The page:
Portsmouth defender was 'knocked for six' by surprise release - but remains determined to achieve his dream
Harry Kavanagh admitted he was ‘knocked for six’ after being told about his surprise Pompey release.
The right-back was among a number of youngsters who were shown the exit door last month amid an academy player overhaul.
Kavanagh captained the Blues' under-18s last season, with his eye-catching progress earning him third-year scholarship terms.
This campaign, he made two appearances in the Papa John's Trophy, as well as regularly training with the first team and serving as 19th man on one occasion.
The former Cowplain School pupil also impressed on loan at Gosport Borough before the coronavirus pandemic curtailed non-elite sport.
Kavanagh had been with his boyhood club since the age of six and is a former North Stand season-ticket owner.
The 19-year-old revealed he held talks with former manager Kenny Jackett about extending his stay, while academy staff also wanted him to be handed fresh terms.
Yet Kavanagh was left disappointed by how circumstances suddenly changed.
He told The News: ‘It was probably the worst conversation I've ever had. It was horrible.
‘I thought I'd done enough to get more time but other people obviously thought otherwise and the club seems like they want to go in a different direction.
‘Since around Christmas, I was told by a lot of staff that I was going to be all right. I'd been with the first team all year and had good conversations with Kenny when he was here. Everything seemed positive and I'd spoken to Mark Kelly (player development manager), who wanted to give me a new contract
‘Then two days before the decision was made, I had a conversation with Jon Slater (former interim academy manager) asking for me to come in for a meeting. I could tell he was really off by the sound of his voice.
‘The academy staff said they were pushing hard for a new contract but it wasn't to be.
‘Danny Cowley said afterwards that he'd not made the decisions as he wasn't sure he'd be at the club next season and was gutted for me being at Pompey for 13 years.
‘I respect the decision but not necessarily the manner it was given to us lads who were released. It's not nice but I'm looking forward to a new adventure.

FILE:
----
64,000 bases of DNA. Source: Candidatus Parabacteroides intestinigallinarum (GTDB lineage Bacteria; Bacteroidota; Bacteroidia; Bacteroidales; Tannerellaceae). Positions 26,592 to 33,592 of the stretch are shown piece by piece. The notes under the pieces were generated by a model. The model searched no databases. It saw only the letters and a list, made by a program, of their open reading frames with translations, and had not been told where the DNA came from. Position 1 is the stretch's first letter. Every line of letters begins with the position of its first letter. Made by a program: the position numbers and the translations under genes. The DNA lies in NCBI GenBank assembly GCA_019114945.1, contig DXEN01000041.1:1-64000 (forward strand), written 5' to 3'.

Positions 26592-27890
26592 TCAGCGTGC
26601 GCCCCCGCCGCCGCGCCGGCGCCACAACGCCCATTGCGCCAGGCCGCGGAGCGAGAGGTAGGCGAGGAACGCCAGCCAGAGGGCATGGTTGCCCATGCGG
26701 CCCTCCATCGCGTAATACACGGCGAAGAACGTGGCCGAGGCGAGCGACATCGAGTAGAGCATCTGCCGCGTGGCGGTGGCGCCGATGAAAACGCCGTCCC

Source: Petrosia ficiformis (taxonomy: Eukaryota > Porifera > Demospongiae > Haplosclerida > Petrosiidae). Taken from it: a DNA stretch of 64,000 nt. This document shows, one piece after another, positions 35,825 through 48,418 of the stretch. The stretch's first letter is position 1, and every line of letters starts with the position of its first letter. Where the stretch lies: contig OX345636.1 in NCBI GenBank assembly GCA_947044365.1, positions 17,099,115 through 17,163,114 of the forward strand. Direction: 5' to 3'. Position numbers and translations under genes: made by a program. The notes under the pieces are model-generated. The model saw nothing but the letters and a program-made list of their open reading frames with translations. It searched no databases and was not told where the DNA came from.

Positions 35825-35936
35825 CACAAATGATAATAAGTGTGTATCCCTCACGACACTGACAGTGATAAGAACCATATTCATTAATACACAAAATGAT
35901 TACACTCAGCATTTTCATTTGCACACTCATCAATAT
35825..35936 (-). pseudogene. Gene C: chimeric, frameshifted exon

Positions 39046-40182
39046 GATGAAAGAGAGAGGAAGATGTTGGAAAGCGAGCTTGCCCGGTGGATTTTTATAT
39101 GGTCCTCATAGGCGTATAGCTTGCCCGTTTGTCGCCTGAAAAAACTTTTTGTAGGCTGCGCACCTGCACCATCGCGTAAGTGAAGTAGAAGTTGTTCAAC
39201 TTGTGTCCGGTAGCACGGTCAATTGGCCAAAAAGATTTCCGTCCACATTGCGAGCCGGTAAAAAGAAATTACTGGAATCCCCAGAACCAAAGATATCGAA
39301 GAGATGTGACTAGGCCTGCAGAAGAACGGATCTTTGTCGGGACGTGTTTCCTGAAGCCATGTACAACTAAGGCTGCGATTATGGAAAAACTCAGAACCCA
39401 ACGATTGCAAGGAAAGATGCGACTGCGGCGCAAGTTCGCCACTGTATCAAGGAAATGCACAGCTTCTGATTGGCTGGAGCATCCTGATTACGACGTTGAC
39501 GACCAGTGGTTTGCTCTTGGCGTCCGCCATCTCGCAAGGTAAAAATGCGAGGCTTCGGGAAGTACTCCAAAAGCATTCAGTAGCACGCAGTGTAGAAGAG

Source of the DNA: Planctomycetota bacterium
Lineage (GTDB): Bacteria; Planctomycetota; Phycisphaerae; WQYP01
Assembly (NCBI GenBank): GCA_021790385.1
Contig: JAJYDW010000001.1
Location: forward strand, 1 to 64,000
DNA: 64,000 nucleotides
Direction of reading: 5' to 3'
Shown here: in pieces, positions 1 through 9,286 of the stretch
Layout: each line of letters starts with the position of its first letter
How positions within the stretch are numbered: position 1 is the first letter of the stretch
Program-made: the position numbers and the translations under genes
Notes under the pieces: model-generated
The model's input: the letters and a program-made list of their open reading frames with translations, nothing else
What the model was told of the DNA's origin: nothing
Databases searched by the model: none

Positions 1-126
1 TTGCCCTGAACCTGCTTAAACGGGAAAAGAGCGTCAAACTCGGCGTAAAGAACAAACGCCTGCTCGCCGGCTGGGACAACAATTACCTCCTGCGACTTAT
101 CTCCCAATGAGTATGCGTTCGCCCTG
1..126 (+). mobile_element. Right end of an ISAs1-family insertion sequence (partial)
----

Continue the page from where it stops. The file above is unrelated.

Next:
‘It's been a tough season not playing a lot of football. Kenny was really good when he was here, saying to myself and Alfie Stanley that although we didn't have many games coming up, it was a chance to build up physically in the gym.
‘That's what we both did every day. We were the first in the morning and last to leave.
‘It's not been a great year but I've kept positive. Maybe I should have been a bit more prepared if I'm honest because it knocked me for six.
'Nevertheless, I'm still going to pursue a career because I’ve put too much into it now and will keep pushing.’
Kavanagh will always feel a huge amount of pride to have fulfilled a lifelong dream by pulling on the star and crescent.
His debut arrived against West Ham under-21s at Fratton Park in November before he faced a full-strength Peterborough side two months later, which ended in a 5-1 defeat.
Now the defender is preparing for the chapter of his career.
A drop to non-league is looking more likely than joining an under-23s set-up, with Kavanagh craving regular competitive action once more after a disrupted 2020-21 season.
And his aim is to very much break back into the Football League
Kavanagh added: ‘Against Peterborough, I played right-wing back, which is my position. That was always going to be a tough game when they had a full-strength side out.
‘In the West Ham game and for reserves, I was never really given a chance to play in my actual position of right-back. Even in training, I wasn't, which was frustrating.
‘But every time I put the kit on and was playing for Pompey, it didn't matter. I appreciated it every time I played for the club, but maybe I should have been a bit more selfish and spoken up a bit more.
‘I could never have left the club by choice, no matter what. Maybe being let go is a blessing in disguise.
‘Playing for Pompey is something I've always wanted to do. I'm massively proud – both for myself and my family. My brothers go to every away game.
‘I never took anything for granted. I trained every day like it was my last session and always appreciated the chance. It's just sad the way it's ended.
‘I'm not in a rush to decide about my future. I need to be playing every Saturday next season because I've just missed half a season. I've missed playing at 3pm on a Saturday.
‘I'm determined to climb back up the ladder. I want to play as high as I can.
‘I've always dreamed of captaining Pompey, maybe that's not going to happen but I'll continue to work as hard as I can to play as high as I can.’